EDGAR Implementation, Unionization, and Strategic Disclosure
55 Pages Posted: 14 Jul 2022 Last revised: 5 Apr 2023
Date Written: April 3, 2023
Answering the call by Blankespoor et al. (2020) to study the effect of disclosure processing frictions on other stakeholders and decision contexts, this study examines how firms facing strong organized labor strategically respond to the implementation of the EDGAR system, which substantially reduced labor unions’ information processing costs and information asymmetry between union leaders and regular workers. Consistent with firms’ incentives to maintain an information advantage and bargaining position with labor unions, we find that firms reduce the disaggregation in financial statements, the likelihood and frequency of voluntary management forecasts, and the proportion of forecasts conveying good news. Our study is the first to investigate the implications of information processing costs to labor markets and to examine firms’ strategic disclosure responses to EDGAR implementation caused by concerns from other markets. It improves our understanding on the dynamic effects and real outcomes of shocks to disclosure processing costs beyond equity markets.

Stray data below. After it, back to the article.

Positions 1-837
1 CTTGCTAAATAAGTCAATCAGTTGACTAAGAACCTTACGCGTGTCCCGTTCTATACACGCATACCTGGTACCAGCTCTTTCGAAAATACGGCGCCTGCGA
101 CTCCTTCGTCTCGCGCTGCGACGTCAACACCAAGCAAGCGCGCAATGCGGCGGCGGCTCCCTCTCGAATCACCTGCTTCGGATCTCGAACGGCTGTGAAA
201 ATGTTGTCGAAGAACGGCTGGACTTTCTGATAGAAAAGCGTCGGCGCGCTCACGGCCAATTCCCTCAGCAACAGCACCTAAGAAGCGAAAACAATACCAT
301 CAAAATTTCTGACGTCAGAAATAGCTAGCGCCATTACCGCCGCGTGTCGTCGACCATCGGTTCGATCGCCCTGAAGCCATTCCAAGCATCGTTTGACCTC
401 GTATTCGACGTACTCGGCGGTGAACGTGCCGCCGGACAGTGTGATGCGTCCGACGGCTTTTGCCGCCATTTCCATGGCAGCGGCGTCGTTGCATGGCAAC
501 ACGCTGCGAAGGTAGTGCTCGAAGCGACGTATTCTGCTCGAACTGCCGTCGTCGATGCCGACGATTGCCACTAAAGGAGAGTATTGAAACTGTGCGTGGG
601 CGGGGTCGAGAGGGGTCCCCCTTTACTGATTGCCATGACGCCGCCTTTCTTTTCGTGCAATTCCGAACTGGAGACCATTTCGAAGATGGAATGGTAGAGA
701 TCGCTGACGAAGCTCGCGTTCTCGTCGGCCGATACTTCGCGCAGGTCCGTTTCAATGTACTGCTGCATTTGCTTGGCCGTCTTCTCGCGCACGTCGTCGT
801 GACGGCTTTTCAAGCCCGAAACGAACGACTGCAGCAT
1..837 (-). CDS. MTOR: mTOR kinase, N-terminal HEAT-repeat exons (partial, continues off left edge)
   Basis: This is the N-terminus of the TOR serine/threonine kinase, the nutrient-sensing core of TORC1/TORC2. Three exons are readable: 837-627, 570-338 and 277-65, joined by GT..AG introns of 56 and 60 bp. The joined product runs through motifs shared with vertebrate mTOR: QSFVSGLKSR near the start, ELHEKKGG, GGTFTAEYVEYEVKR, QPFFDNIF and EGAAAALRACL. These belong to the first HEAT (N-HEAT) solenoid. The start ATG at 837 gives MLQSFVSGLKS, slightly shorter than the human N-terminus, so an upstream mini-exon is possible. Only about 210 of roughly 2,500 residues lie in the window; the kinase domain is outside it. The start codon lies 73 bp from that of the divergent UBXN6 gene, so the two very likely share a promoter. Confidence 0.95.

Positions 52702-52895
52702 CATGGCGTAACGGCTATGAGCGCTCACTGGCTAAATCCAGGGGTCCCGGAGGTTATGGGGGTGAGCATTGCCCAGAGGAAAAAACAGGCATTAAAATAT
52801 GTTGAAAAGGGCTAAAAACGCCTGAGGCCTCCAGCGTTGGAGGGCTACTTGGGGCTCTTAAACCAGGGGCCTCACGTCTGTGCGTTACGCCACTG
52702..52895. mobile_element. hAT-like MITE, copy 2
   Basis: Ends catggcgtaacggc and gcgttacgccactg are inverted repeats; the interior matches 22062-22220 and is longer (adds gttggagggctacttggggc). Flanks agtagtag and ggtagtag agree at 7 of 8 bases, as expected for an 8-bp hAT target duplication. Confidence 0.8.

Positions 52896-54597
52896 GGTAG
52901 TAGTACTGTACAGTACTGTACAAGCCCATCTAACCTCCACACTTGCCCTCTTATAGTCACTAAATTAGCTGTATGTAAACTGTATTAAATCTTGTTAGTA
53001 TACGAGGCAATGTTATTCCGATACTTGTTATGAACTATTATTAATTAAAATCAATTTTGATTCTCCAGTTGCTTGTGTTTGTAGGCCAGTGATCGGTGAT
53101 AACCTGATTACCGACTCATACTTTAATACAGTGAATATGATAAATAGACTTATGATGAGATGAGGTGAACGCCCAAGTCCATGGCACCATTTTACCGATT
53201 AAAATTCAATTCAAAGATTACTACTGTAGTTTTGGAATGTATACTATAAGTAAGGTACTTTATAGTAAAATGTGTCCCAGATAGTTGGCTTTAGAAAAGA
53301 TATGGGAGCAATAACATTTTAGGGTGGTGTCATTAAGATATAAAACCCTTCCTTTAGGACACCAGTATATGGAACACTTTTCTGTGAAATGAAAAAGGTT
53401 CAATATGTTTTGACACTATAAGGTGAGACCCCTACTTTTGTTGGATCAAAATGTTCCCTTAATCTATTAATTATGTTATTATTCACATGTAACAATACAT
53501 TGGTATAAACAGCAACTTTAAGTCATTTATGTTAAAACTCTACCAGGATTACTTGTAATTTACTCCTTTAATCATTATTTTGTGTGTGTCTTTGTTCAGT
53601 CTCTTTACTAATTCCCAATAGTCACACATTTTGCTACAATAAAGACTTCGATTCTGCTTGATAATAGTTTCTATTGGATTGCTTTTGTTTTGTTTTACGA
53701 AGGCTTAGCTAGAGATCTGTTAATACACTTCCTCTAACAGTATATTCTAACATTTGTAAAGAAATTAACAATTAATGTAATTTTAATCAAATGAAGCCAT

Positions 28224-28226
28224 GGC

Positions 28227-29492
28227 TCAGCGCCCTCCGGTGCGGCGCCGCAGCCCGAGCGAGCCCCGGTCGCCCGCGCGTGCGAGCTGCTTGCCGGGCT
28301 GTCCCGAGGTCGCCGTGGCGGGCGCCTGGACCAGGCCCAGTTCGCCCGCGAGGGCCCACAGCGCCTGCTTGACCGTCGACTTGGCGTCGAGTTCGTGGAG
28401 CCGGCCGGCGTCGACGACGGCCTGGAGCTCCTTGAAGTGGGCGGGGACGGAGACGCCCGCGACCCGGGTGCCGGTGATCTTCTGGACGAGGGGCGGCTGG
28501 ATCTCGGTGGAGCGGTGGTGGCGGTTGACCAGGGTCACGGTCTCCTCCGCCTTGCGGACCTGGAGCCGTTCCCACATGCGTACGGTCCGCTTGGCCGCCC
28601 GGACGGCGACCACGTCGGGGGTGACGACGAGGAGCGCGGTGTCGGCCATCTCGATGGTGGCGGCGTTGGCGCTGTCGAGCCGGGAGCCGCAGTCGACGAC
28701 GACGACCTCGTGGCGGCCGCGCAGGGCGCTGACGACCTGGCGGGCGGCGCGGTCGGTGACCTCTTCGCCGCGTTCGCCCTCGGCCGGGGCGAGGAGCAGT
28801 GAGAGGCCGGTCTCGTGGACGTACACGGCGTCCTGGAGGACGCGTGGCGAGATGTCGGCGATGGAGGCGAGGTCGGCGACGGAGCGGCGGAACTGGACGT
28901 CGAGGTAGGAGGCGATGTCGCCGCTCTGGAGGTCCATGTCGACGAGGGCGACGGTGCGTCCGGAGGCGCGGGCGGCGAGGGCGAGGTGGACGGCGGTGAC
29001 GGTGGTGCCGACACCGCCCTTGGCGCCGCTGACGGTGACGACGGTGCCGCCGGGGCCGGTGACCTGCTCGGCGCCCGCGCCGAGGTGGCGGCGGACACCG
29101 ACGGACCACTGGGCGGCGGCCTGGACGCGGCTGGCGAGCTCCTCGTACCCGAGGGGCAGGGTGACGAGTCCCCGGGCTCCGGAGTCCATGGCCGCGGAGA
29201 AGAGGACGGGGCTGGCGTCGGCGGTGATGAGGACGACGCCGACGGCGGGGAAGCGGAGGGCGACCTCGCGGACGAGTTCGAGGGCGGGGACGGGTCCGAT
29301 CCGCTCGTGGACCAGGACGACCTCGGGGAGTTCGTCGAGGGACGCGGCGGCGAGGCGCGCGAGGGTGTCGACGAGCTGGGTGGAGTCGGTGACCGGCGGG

Keywords: information processing cost, EDGAR implementation, labor union, proprietary cost of disclosures, strategic disclosures
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